The Articles of Confederation as students of American history will find out was a weak type of government which the new nation wanted. To put it another way, those that fought for independence did not want a strong government and did not want to be taxed heavily. In those days, war caused them to spend lots of money and we needed a way to pay back all of the debt. During this time period, there were also disagreements between political parties. The Federalist Party which consisted of famous people like George Washington and John Adams, tried to make their point through the Federalist Papers, a huge document of 85 essays which brought across the message that government is the friend of the people. The Anti-Federalists on the other hand were against the government, much like the current Republican Party is against whatever Obama tries to do, most famously they tried desperately to defund or repeal the Affordable Healthcare Act also known as Obamacare. Why would anyone want to support the repeal of the Affordable Care Act at a time when there are so many people that could benefit from it? That is an excellent question to raise especially because this author has a preexisting condition (cerebral palsy).

Some more historical perspective about the 2013 debt deal

Although I have said previously that it is the policies of the current Republican Party that have left our economy in the shape that it is in, we certainly need to address the issue of our national debt and take steps to reduce it. As part of the debt deal which first made news in October 2013, the debt limit would be extended until February 7, 2014. Reducing our debt and improving upon a fragile American economy is going to require the participation of both major parties. The Congress participated to a certain degree, however. The deal was thought up by two main people in the US government. They are then Senate Majority Leader Harry Reid and then Senate Minority Leader Mitch McConnell of Kentucky. The government shutdown that ensued was the first major shutdown since the Clinton Administration. The interesting thing is that in both cases, the Executive Branch was in charge of the Democrats! One very important thing that the debt deal ensured is that the United States would be prevented from defaulting on its debt.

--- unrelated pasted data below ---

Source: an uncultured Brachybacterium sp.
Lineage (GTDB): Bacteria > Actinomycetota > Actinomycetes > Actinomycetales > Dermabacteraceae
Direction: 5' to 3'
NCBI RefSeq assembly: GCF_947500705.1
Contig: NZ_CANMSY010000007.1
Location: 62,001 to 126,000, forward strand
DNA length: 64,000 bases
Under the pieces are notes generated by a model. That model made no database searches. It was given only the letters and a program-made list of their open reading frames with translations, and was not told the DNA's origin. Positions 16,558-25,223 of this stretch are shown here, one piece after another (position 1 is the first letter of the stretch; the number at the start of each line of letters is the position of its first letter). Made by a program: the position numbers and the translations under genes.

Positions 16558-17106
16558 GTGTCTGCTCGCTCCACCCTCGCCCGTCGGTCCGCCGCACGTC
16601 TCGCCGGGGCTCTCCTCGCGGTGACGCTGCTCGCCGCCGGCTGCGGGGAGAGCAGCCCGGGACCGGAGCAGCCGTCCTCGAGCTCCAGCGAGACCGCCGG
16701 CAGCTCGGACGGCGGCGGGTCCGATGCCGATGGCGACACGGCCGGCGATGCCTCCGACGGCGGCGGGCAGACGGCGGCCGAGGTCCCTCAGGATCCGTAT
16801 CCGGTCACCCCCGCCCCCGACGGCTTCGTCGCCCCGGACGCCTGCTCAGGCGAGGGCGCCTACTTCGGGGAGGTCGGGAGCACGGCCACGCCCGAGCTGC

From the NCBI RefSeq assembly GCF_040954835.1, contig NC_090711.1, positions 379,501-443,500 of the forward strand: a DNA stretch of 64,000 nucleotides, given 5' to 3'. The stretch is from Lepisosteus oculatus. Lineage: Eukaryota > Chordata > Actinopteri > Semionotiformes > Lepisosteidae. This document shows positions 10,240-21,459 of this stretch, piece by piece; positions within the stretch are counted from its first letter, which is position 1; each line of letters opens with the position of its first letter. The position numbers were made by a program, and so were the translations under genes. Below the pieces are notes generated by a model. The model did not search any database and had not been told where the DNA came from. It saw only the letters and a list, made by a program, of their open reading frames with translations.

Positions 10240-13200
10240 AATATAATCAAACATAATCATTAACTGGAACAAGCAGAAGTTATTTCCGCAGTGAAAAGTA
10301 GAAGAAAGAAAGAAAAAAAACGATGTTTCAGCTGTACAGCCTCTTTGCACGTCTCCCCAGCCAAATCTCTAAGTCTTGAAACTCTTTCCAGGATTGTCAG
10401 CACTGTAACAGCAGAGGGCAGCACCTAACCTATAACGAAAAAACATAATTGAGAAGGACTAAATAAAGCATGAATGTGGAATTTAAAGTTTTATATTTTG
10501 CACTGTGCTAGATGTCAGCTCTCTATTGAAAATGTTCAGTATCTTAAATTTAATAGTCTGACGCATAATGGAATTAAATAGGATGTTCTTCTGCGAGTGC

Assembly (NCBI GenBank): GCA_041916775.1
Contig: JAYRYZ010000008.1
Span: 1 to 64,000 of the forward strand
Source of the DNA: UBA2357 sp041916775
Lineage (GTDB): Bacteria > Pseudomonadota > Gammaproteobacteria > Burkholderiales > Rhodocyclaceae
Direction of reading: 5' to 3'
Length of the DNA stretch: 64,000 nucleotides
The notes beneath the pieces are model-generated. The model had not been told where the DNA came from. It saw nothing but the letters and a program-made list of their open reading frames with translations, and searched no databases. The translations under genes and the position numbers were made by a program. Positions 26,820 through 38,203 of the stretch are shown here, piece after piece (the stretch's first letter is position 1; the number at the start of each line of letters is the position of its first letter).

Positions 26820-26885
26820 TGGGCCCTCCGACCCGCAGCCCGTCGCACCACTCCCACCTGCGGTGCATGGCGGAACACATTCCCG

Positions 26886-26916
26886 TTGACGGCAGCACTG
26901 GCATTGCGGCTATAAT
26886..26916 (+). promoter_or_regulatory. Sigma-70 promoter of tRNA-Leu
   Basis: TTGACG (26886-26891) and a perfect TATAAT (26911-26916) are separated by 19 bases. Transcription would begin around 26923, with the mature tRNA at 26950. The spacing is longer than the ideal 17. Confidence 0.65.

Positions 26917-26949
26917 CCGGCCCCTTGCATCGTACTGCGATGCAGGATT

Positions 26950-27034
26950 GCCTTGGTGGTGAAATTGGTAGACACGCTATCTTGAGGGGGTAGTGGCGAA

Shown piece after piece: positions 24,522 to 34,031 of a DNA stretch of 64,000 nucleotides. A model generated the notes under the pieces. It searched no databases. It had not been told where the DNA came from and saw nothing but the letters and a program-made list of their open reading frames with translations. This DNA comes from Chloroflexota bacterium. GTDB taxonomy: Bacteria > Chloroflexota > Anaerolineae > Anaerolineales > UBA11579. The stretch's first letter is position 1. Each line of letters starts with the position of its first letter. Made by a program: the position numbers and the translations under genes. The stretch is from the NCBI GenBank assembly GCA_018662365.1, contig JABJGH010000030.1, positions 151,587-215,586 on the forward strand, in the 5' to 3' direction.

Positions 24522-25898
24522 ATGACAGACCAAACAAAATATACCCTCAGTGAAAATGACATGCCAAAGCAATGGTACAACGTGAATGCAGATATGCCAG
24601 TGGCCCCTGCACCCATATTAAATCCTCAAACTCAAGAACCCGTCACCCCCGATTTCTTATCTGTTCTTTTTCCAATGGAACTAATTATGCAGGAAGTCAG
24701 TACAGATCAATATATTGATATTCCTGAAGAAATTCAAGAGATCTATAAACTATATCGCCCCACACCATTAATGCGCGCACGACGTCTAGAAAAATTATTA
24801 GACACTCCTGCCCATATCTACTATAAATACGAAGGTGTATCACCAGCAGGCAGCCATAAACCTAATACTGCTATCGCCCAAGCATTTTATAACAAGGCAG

Although the US Senate voted in favor of the deal there was still opposition to it by people such as Ted Cruz!

The US Senate voted overwhelmingly in favor of the new debt deal by a margin of 81-18. Among those that voted against this deal were the second most powerful Republican leader in the Senate, John Cornyn of Texas and Ted Cruz (one of the candidates that was seeking the GOP nomination for President). The House of Representatives took their step to make way for the legislation to be signed. In a 285-144 vote, the House of Representatives gave their approval. However, Congress relied on mostly the support from Democrats to get the deal done. Then Speaker of the House John Boehner had tried everything that he could to lead the fight to defund Obamacare. But this deal makes no changes to Obamacare. The now late Senator John McCain of Arizona remarked that it was one of the more “shameful chapters” that he has ever seen. In spite of the agreement reached by Congress thus reopening our federal government, the deal only delays the inevitable which is the discussion on what to do raise the debt ceiling once again. In spite of the debt deal that was reached, the Republicans won both houses of Congress following the 2014 mid-term elections.

In spite of the debt deal that was reached, most people say that the country is going in the wrong direction

And if that was not bad enough for the then Obama Administration, a recent CNN/ORC poll conducted in May 2015 found that 52% of the US public say that the country is going in the wrong direction. These are tough times indeed. However, if history is any indication, the United States has always been strong enough to bounce back as a country. This has been true whether it was weakened because of the Great Depression, World War 2, or even the Civil War. I say this partially because of my Pollyanna attitude towards the world. Any change takes time but the current times are more than likely going to take a lot longer to change.

A video explaining what the debt ceiling is and why people should care

© 2016 Ara Vahanian